Can you help? Introduction of air brakes

We have recently been contacted by Keith Halton who as well as providing us with an update on the current condition of Frankfurt 210 has asked us a question which we don’t the answer to! So we thought the best thing to do was to throw the query out to the readers of British Trams Online to see if there is an expert out there who can help Keith. It concerns the introduction of air brakes on UK trams.

Keith wishes to know when and where they were first used on trams in the UK. He is familiar with Leeds trams and aware of the Beeston Air Brakes, which date from the late 1920s and were the first application of air brakes in Leeds, even though Leeds continued to build trams without air brakes for several years after that. There seems to have been a reluctance in the UK to fit them to trams even though George Westinghouse patented an air brake in 1868, but a prolonged search by Keith has now revealed its first application. He guesses that air brakes were used in the USA first but is seen to find out any further information.

If you can help with this query please either leave a comment below or if you a feeling a little shy email and we will pass the message on to Keith.

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6 Responses to Can you help? Introduction of air brakes

  1. sjc247 says:

    When I visited the Railway on August Bank Holiday Monday, I was told that the car was actually due to be moved at some stage to the former G.E.R. Reepham station (as opposed to the M&GN one) where it is going to be converted into a cafe.
    Only problem they have is actually how to move it between the two sites……

  2. Lemmy117 says:

    Leeds 399 (at Crich) is one of the ‘Beeston Airbrakes’ built in 1925. It only has an air track, the normal service brake being the traditional handbrake.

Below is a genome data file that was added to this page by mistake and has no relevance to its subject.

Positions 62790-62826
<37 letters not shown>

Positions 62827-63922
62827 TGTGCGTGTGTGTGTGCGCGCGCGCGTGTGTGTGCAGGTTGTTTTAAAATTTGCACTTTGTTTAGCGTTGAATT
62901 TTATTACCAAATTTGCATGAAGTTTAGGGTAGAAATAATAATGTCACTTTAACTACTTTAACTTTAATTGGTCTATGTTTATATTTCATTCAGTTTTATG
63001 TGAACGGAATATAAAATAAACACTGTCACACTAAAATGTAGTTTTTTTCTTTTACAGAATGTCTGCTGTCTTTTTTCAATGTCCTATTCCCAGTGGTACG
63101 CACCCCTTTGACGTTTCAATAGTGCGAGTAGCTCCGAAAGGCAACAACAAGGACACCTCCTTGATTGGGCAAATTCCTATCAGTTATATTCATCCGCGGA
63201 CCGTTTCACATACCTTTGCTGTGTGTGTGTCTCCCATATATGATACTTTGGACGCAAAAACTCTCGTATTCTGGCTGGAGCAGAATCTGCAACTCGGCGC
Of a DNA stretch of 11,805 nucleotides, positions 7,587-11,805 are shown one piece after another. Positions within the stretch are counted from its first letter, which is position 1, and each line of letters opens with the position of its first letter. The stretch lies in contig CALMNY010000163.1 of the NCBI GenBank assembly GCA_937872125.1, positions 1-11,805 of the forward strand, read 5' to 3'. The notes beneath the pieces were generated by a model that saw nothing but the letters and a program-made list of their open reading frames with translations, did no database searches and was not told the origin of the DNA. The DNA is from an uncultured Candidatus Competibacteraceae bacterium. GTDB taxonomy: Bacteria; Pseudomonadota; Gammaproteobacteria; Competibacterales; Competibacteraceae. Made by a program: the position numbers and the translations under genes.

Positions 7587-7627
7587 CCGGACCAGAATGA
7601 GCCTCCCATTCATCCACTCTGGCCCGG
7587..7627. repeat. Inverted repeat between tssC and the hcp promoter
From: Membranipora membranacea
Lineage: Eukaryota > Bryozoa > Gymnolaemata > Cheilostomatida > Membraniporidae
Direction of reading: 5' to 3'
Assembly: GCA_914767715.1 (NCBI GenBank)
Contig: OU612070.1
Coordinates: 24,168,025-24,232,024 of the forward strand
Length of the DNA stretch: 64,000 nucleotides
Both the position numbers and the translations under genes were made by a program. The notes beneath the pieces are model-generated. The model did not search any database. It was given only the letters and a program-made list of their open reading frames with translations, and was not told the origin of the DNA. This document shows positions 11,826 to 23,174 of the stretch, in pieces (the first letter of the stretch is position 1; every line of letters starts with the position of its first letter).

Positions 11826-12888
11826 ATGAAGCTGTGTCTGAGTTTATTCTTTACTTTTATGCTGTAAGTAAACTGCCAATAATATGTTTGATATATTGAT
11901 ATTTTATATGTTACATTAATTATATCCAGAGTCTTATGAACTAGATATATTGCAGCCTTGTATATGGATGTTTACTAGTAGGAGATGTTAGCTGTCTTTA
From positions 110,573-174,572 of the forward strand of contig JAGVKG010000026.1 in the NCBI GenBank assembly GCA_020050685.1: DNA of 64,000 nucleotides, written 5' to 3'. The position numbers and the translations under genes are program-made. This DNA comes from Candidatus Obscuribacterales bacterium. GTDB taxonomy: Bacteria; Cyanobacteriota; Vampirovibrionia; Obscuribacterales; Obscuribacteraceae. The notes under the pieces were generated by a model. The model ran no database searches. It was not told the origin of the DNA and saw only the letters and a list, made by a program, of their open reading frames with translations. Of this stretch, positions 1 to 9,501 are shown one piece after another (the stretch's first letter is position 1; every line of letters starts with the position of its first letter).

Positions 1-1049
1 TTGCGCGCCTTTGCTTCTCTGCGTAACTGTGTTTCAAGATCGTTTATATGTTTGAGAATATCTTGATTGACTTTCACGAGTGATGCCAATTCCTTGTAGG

According to Kenneth Gandy’s book, Sheffield retro-fitted airbrakes to car 366, (a car built between 1919 and 1921) sometime before 1924. Sheffield first trams built with airbrakes from new were a batch of 25 cars from Brush built between 1924 and 1925.

  3. Mike Baron says:

    Hello there: I think that the Hill of Howth trams (Ireland) are surely contenders for being among the earliest examples of tramcars in the British Isles for the use of air brakes (although there may be even earlier examples). All ten of the Howth cars were fitted with air brakes as built in 1901; the air brakes were used almost throughout the life of the line, which closed in 1959 (although defects and spares problems caused the handbrakes to be used after 1950 on all except two cars). The air braking system at Howth was slightly different from later practice on other systems in that the Howth cars were never fitted with their own compressors, rather they carried reservoir tanks which were charged at Sutton depot by a master compressor. I hope this helps, best wishes.

  4. John Hampton says:

    I am no expert on air brakes but remember reading about air brakes on Potteries Electric trams in Tramway Review of which I still have a copy.

    In Tramway Review Issue number 27 Volume 4 of 1960 in an article written by H.G.Dibdin relating to the Tramways in the Potteries and North Staffordshire mention is made of cars 1-17 delivered in 1898 by the Brush Electrical Engineering Company with Peckham 9A trucks as having air brakes of the Standard Airbrake Company’s system. These were operated by cylinders charged by an air compressor driven directly from the car axle. The compressors automatically came into operation as soon as the air pressure fell below a fixed level. These cars towed trailers for a while and were fitted with connecting tube links railway fashion , to provide through braking.
    Clearly not the type we are more used to where the compressor is driven by its own electric motor.

    This may not be the earliest use of air brakes, but must come somewhere near the pioneering use of such a device on British trams.

    Hope this information is useful.

    John Hampton

  5. Paul D says:

    The first system-wide use of air-brakes in the British Isles appears to be the Liverpool Overhead Railway from 1893. If it survived today we would probably include this unique system in the ‘Light Rapid Transit’ Category. The nearest equivalent present day system being the Docklands Light Railway…

    • David Taylor says:

      Unfortunately the LOR was a railway and not a tramway. As a matter of interest the only remaining centre car from the LOR is up for sale and must be removed from the Coventry site before April.

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